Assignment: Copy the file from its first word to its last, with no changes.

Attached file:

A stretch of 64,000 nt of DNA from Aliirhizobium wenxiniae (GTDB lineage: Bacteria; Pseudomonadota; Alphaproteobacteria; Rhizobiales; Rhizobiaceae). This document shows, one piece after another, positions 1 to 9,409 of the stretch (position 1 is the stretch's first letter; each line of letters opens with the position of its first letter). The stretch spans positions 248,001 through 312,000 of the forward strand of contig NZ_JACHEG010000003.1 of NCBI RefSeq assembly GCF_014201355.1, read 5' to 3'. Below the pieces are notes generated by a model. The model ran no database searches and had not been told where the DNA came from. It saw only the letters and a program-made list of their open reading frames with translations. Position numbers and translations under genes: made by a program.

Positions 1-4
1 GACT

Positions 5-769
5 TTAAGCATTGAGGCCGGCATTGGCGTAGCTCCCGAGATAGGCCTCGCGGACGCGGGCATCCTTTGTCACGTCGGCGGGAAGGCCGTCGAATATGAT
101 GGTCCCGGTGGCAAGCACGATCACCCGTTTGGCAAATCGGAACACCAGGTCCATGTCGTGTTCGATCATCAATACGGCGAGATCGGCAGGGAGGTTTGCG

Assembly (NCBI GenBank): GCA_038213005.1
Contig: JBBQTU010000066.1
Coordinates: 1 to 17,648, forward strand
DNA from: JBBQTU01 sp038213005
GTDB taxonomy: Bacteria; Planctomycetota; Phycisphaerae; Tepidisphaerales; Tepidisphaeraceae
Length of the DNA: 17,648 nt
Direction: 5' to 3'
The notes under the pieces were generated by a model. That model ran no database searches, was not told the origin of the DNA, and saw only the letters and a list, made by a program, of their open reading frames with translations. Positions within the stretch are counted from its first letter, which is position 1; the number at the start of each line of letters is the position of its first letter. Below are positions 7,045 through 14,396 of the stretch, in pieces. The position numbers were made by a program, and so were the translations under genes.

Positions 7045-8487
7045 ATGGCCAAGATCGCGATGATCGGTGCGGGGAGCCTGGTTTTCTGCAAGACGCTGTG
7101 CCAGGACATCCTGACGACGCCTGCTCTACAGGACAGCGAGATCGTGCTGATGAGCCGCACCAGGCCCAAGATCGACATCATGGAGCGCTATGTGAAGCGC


A stretch of 64,000 nt of DNA from Aliirhizobium wenxiniae (GTDB lineage: Bacteria; Pseudomonadota; Alphaproteobacteria; Rhizobiales; Rhizobiaceae). This document shows, one piece after another, positions 1 to 9,409 of the stretch (position 1 is the stretch's first letter; each line of letters opens with the position of its first letter). The stretch spans positions 248,001 through 312,000 of the forward strand of contig NZ_JACHEG010000003.1 of NCBI RefSeq assembly GCF_014201355.1, read 5' to 3'. Below the pieces are notes generated by a model. The model ran no database searches and had not been told where the DNA came from. It saw only the letters and a program-made list of their open reading frames with translations. Position numbers and translations under genes: made by a program.

Positions 1-4
1 GACT

Positions 5-769
5 TTAAGCATTGAGGCCGGCATTGGCGTAGCTCCCGAGATAGGCCTCGCGGACGCGGGCATCCTTTGTCACGTCGGCGGGAAGGCCGTCGAATATGAT
101 GGTCCCGGTGGCAAGCACGATCACCCGTTTGGCAAATCGGAACACCAGGTCCATGTCGTGTTCGATCATCAATACGGCGAGATCGGCAGGGAGGTTTGCG

Assembly (NCBI GenBank): GCA_038213005.1
Contig: JBBQTU010000066.1
Coordinates: 1 to 17,648, forward strand
DNA from: JBBQTU01 sp038213005
GTDB taxonomy: Bacteria; Planctomycetota; Phycisphaerae; Tepidisphaerales; Tepidisphaeraceae
Length of the DNA: 17,648 nt
Direction: 5' to 3'
The notes under the pieces were generated by a model. That model ran no database searches, was not told the origin of the DNA, and saw only the letters and a list, made by a program, of their open reading frames with translations. Positions within the stretch are counted from its first letter, which is position 1; the number at the start of each line of letters is the position of its first letter. Below are positions 7,045 through 14,396 of the stretch, in pieces. The position numbers were made by a program, and so were the translations under genes.

Positions 7045-8487
7045 ATGGCCAAGATCGCGATGATCGGTGCGGGGAGCCTGGTTTTCTGCAAGACGCTGTG
7101 CCAGGACATCCTGACGACGCCTGCTCTACAGGACAGCGAGATCGTGCTGATGAGCCGCACCAGGCCCAAGATCGACATCATGGAGCGCTATGTGAAGCGC